Even with the crowd cheering, Ohio State's offense, which had been thwarted for much of the afternoon, erupted. Quarterback C.J. Stroud completed a 21-yard pass to Marvin Harrison Jr., then connected with Emeka Egbuka for 13 yards before TreVeyon Henderson ran 41 yards for a touchdown.

Tuimoloau stripped the ball from Clifford after sacking him on Penn State's second play, then pounced on the loose ball at the Penn State 24-yard line. On the next play, Stroud passed to tight end Cade Stover over the middle and broke through three tackles to take a 30-21 lead.

Tuimoloau delivered the knockout punch when he intercepted his second pass and returned it 14 yards for a touchdown. He hadn't intercepted a pass since he was a sophomore in high school. "I kind of blacked out," he explained.

When Clifford returned to the sideline following the touchdown, he went right past Franklin without making eye contact. The two, like most coach-quarterback combinations, are the twin pillars of their team's successes and failures.

Clifford, 24, is much the same quarterback he was when he took over as starting in 2019 – a scrappy competitor who has struggled to propel his club beyond the better teams with his arm or decision-making. Clifford fumbled the ball over four times on the same day he set a Penn State quarterback record for touchdown passes.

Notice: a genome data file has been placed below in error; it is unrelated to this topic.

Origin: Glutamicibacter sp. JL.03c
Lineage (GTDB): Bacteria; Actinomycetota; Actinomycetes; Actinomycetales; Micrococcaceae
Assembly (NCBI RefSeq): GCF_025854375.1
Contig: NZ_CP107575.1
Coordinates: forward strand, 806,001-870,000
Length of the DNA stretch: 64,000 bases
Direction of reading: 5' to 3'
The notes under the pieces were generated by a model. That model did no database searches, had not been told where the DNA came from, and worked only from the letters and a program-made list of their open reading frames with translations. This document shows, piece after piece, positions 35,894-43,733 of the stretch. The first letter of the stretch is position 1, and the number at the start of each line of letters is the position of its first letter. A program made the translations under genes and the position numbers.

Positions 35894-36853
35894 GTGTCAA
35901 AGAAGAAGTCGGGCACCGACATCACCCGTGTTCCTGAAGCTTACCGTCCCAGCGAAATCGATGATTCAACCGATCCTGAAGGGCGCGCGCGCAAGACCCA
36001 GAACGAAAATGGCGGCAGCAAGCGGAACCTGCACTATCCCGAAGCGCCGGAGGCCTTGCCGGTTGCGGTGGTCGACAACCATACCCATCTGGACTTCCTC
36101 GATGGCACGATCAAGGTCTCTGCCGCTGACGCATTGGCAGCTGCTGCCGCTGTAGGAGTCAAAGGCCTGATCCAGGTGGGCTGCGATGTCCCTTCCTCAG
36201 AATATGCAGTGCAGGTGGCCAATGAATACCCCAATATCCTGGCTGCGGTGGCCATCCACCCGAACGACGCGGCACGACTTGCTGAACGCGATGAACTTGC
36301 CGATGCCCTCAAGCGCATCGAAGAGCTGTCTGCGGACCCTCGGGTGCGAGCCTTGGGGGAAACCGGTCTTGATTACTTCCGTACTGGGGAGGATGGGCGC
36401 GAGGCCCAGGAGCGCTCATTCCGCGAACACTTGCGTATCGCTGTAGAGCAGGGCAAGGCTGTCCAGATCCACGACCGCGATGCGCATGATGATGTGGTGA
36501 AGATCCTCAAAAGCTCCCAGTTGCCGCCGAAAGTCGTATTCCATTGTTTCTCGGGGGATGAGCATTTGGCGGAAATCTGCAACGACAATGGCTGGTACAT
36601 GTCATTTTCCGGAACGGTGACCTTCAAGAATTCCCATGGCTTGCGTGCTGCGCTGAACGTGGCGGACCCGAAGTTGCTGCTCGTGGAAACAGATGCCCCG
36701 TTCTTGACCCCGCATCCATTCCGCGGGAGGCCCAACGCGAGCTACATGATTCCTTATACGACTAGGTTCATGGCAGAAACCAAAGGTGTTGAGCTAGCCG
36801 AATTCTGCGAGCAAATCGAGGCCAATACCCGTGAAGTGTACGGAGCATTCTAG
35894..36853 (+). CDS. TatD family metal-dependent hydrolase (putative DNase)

"Obviously, the essential stat is wins and losses," said Clifford, who was greeted with boos when he took the field for the final time. "It's difficult to judge how I play individually. All I know is that we failed to take care of business."

Franklin, on the other hand, has yet to discover someone he likes more. Will Levis couldn't beat Clifford and is currently a freshman at Kentucky. Last season, Christian Veilleux was unable to unseat Clifford, and Drew Allar, a highly touted rookie, has been declared unworthy of unseating Clifford.

Clifford will leave at the end of the season, but Franklin will remain.

Sandy Barbour, who departed as Penn State's athletic director this summer, placed a new 10-year deal — worth $75 million plus incentives — on Franklin in November as a farewell gift, despite multiple mediocre seasons and frequent losses to rivals.

As a farewell gift, Sandy Barbour, who retired as Penn State's Franklin walked away from the questioner when asked to describe the disparity between Penn State, Ohio State, and Michigan.

"They have good football teams," he stated. "We played really well today against Ohio State, had a chance to win the game, but made too many mistakes in a crucial time, which you can't do against a top-ranked opponent like that."

It's unclear whether Franklin will ever be able to heal the schism between the teams, but his contract guarantees that he'll get plenty of chances.